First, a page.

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Inference for Distributions of Categorical Data

- Calculus
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Neapolitan ice cream is a very well-known ice cream flavor all over the world. It is made up of \(3\) flavors, which are chocolate, vanilla, and strawberry.

It is likely that there are many people in the world who love Neapolitan ice cream, but among those \(3\) flavors, will there be one that is more popular than the others?

In statistics, there are tests that can help you answer these kinds of questions. In this article, different types of tests for inferring the distribution of categorical data will be mentioned. In particular, you'll work with the Chi-square Test for Goodness of Fit.

Recall **categorical data** (often called **qualitative data**) are those that can be grouped into categories or groups whose characteristics are similar, and are generally described using words.Examples of categorical data are, blood type which can be, A+, B+, O-, or AB+; eye color which can be, blue, green, or brown; or favorite flavor in Neapolitan ice cream, which can be chocolate, vanilla or strawberry.For categorical data, you are interested in how many cases are in each category. To display this data, you can use frequency tables, bar charts or pie charts.

Some analyses you can do with categorical data are:

Analyze whether a categorical data obtained from a population follows a given distribution.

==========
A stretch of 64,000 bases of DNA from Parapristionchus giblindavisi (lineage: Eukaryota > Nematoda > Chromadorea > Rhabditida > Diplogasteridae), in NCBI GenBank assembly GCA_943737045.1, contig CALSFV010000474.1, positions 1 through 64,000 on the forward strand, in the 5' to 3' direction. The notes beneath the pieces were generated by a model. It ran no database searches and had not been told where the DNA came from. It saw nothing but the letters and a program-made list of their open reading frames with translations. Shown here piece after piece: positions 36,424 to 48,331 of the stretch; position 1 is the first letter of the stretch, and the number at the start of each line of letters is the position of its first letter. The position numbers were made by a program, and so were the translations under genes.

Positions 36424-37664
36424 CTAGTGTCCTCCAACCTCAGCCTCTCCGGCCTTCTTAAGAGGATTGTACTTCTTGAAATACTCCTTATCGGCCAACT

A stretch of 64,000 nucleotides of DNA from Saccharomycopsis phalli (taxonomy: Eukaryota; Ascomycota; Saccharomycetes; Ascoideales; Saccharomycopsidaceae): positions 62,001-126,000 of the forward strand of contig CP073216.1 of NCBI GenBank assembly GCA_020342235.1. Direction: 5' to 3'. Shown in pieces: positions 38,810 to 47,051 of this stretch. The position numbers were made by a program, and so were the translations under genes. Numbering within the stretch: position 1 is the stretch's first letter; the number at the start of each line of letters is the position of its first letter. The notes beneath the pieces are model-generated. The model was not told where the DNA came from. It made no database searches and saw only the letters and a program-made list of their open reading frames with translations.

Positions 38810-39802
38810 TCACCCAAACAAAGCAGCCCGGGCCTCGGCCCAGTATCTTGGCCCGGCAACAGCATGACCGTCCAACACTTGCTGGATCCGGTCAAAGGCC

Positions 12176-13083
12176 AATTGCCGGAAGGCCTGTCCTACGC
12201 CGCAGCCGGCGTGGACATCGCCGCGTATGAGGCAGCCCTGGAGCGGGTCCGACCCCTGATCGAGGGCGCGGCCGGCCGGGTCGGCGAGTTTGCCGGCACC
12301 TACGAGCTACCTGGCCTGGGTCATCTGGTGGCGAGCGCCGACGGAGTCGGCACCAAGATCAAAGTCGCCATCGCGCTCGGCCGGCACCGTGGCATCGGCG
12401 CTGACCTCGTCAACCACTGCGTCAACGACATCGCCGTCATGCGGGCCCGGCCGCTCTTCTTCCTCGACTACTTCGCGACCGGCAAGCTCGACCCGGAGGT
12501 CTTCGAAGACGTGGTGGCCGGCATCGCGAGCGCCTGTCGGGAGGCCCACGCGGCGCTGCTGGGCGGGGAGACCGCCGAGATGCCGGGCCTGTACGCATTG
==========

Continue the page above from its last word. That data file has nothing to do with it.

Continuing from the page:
To see if the distributions of the same categorical data obtained from different populations are equal to each other.

Determine if there is a relationship between two categorical variables.

To analyze the behavior of your categorical data, what you do is a hypothesis test.

This consists of the following:

You propose a

**null hypothesis**, i.e., you propose some expected behavior for the distribution of your categorical data.You suggest an

**alternative hypothesis**, i.e., something that would happen if your null hypothesis is false, or a hypothesis that negates your null hypothesis.You use a test (such as the chi-square test) to conclude whether the data you obtained in your sample is sufficient to accept or reject the null hypothesis.

Let's go back to the Neapolitan ice cream example.

Suppose that to find out if people have a preference for a certain flavor, you surveyed \(120\) random people, of whom \(50\) said their favorite flavor was chocolate, \(35\) said vanilla and \(35\) said strawberry.

Using a frequency table to display the information, you will have

Flavor | Chocolate | Vanilla | Strawberry |

Frequency | \(50\) | \(35\) | \(35\) |